Mark Antony: The Life and Death
The name Mark Antony often stirs in one’s memory the first lines of his eulogy for Caesar. Indeed, that speech is widely known among students and lovers of literature and history. However, what needs to be seen is the life of the person who gave that popular eulogy.
Mark Antony came from a well-known family. His grandfather was a public speaker, and his father, Markus Antonius Creticus, was in the military who was given the power to command in the fight against the pirates in the Mediterranean. Unfortunately, his father died in Crete during a military expedition. His mother, Julia, is a cousin of Julius Caesar.
Antony was provided a good education, with focus on studies that honed his knowledge in politics and public speaking. However, he also had a reckless personality and found himself immersed in heavy gambling. Haunted by creditors, he went to Greece and pursued his studies there by listening to Athenian orators and philosophers. However, this too came to a halt, as he was made commander of a cavalry regiment by Aulus Gabinius. This is the start of Mark Antony’s life in the military, and it was a good start as he garnered victories in Machaerus and Alexandrium.
Career Under Caesar
After his campaign against Aristobulus II, he was assigned to be a staff officer for Julius Caesar in Gaul. Gaul is more known today as the region occupied by France, Italy, Germany, and Belgium. Caesar accomplished his task of conquering Gaul with the support of Antony, who suppressed the rebellion against the Romans. In his return from Gaul, Antony was appointed as a tribune or a chosen one who represented the people’s interest. In contrast to senators, whose members came from the upper class of Roman society, Tribunes represented the rights of the individuals and of the people.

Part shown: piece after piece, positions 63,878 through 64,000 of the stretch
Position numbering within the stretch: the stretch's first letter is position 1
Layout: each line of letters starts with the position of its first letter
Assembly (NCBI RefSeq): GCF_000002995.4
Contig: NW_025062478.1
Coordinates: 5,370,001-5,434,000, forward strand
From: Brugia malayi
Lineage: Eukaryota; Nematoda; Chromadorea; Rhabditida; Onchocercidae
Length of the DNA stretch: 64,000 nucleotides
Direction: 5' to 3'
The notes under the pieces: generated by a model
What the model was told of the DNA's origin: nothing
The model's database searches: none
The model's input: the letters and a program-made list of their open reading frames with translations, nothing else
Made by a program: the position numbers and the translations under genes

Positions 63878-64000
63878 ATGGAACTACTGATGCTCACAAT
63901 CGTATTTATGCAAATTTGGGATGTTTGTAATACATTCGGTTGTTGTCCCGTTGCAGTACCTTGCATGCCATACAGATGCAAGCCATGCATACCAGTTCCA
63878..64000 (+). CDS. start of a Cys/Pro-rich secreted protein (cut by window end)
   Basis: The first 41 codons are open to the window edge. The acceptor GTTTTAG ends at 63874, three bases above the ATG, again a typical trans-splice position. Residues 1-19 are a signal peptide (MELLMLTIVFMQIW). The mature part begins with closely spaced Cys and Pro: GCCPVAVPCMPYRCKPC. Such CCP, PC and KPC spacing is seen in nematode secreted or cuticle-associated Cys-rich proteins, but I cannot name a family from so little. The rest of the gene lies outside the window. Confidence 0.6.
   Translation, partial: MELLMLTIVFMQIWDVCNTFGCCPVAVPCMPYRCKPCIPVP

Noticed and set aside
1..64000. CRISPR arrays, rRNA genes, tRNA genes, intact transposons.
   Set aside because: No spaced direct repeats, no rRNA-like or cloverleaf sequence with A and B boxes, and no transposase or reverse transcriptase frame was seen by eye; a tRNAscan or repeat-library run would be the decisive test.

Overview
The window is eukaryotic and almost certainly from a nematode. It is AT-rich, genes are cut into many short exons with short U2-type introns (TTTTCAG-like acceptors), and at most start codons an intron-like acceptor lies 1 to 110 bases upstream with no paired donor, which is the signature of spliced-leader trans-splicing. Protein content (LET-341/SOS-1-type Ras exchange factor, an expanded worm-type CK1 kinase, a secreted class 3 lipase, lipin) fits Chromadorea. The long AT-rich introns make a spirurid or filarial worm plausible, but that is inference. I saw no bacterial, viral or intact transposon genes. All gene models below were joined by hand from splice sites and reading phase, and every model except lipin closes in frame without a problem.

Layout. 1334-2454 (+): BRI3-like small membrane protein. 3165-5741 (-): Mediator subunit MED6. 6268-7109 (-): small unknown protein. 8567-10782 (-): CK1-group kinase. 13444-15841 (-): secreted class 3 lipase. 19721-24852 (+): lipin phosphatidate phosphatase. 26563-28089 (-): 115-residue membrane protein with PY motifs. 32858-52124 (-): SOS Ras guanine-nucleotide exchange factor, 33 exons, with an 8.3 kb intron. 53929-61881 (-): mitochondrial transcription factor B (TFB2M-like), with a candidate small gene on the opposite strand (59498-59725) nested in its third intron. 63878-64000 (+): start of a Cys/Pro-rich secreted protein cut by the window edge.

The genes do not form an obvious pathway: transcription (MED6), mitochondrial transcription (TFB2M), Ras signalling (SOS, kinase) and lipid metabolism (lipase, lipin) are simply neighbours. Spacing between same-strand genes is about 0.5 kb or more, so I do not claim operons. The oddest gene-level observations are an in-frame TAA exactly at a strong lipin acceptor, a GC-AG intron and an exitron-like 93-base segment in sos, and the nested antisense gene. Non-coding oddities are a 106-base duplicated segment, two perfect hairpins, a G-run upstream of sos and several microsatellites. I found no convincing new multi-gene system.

Antony’s appointment to the Tribune was to be for Caesar’s interest. During that time, the Senate was planning to put Caesar to trial due to misuse of power and Caesar relied on Antony and the Tribunes to defend him. Antony did not disappoint Caesar, being a relative and after forming a close friendship with him during his service in Gaul. However, the Senate set up a special power to preserve the state, and in fear that this will be used against him, Antony fled to Caesar. This gave Caesar the opportunity to use the situation in his advantage. He claimed that he was defending the tribunes, the voice of the people, against the Senate.
These series of events led to numerous civil wars. Antony joined Caesar’s army in the fight against Pompey, the leader of the Senate faction. Caesar eventually defeated Pompey and became a dictator, bringing second to his command his closest ally, Antony, as his consul.
The power given to Antony worked against him. As an administrator, he found himself indulging in extravagance, which did not leave unnoticed by Caesar. Eventually, when Antony resorted to violence amidst the conflict, Caesar removed him from office and the two became estranged for two years.
During these years, a conspiracy against Caesar was already afoot and Antony was persuaded to join in, but he declined. In 44 B.C., Antony and Caesar reconciled and again Antony was made a consul. This partnership was short live as Caesar was assassinated in Markh 15, 44 B.C. Antony tried to warn him but failed. Despite their association, Antony was spared his life as the assassins believed that killing a legitimate officer of the state would work against their aim of removing an illegal ruler.
Life After Caesar’s Death
Antony faced two wars after Caesar’s death. One was against the conspirators, and another against Caesar’s followers who have become undecided about their leadership. Antony has to fight against Caesar’s nephew, Octavian, over continuing the deceased’s political power. This conflict, however, ended when Octavian refused to be used by the Senate. Instead, Antony, Octavian, and Lepidus created the Second Triumvirate, where the three of them ruled the empire.
Despite this alliance, the tension between Octavian and Antony persisted until the end of the Second Triumvirate in 33 B.C. Octavian has started rumors against Antony to turn the people against him, especially those who continued to give him support. One of these rumors focused on Antony’s affair with Cleopatra leading him to divorce his wife. Both men finally came to war with Antony defeated. This drove him back to Egypt, where Cleopatra was the Queen. However, when Octavian followed him there, Antony resorted to suicide, leaving Octavian the chance to become Rome’s first emperor.
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